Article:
Scott Draves' Electric Sheep project combines distributed computing, open-source software and a thumbs-up or thumbs-down ranking system with some heady psychedelic magic to generate a flock of colorful screensavers, or "sheep," that can be used (and created) by anyone online.
The project draws its power from users' computers and generates designs that survive on the basis of their popularity--the audience votes for their favorites, and, according to the project's Web site, "the more popular sheep live longer and reproduce according to a genetic algorithm with mutation and crossover. Hence the flock evolves to please its global audience."
The Electric Sheep Web site also traces the genealogy of the "sheep": This page show three generations, including the two parents of a sheep, and the design's offspring.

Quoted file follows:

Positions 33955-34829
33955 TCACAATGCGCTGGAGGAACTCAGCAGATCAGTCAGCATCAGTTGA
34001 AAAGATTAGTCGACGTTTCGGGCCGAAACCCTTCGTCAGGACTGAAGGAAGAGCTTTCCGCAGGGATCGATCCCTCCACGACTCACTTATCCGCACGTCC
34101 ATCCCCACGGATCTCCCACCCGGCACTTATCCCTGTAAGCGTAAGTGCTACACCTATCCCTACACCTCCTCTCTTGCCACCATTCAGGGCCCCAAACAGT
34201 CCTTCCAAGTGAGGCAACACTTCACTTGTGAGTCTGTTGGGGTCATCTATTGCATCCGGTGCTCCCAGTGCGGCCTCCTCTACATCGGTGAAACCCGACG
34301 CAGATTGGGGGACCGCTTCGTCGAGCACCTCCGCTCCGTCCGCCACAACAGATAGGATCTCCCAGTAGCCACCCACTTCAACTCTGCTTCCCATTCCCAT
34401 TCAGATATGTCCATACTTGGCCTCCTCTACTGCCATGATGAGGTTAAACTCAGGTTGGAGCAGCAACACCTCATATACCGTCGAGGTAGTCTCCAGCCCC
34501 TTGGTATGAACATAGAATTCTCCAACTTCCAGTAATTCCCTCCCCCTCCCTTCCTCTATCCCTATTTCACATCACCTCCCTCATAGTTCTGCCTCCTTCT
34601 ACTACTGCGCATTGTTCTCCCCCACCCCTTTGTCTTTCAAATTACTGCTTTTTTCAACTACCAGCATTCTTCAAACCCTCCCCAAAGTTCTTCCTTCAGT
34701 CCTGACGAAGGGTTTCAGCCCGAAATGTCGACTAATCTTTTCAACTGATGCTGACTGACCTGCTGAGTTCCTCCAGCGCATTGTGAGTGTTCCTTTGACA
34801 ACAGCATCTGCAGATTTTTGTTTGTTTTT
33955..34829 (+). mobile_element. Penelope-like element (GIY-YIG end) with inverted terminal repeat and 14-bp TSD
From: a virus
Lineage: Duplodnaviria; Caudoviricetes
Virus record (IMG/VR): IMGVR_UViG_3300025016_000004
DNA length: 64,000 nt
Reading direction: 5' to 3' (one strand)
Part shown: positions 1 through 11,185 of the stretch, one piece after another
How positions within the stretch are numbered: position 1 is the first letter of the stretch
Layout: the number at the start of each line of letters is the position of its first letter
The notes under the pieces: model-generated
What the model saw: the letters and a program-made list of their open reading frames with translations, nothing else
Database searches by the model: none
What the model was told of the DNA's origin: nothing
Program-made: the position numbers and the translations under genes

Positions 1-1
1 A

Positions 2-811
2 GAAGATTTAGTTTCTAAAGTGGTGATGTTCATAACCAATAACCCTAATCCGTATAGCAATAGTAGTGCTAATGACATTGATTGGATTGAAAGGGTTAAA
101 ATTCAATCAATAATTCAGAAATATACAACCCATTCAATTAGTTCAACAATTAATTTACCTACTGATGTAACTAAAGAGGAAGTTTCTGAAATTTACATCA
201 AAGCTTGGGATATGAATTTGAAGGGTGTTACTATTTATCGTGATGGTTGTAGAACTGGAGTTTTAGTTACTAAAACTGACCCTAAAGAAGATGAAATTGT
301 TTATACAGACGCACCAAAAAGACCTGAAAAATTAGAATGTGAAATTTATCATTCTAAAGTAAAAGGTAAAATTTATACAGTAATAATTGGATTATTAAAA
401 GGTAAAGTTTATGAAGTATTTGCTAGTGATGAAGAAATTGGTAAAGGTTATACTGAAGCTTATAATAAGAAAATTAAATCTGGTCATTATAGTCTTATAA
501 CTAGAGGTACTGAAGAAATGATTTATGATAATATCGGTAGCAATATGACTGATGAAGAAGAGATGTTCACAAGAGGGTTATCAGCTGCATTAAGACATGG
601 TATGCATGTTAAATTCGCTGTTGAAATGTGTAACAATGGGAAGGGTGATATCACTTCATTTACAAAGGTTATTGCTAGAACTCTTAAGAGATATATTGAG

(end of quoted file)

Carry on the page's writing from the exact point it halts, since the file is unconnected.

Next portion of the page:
Bill Detwiler has nothing to disclose. He doesn't hold investments in the technology companies he covers.
Bill Detwiler is Editor in Chief of TechRepublic and the host of Cracking Open, CNET and TechRepublic's popular online show. Prior to joining TechRepublic in 2000, Bill was an IT manager, database administrator, and desktop support specialist in the social research and energy industries. He has bachelor's and master's degrees from the University of Louisville, where he has also lectured on computer crime and crime prevention.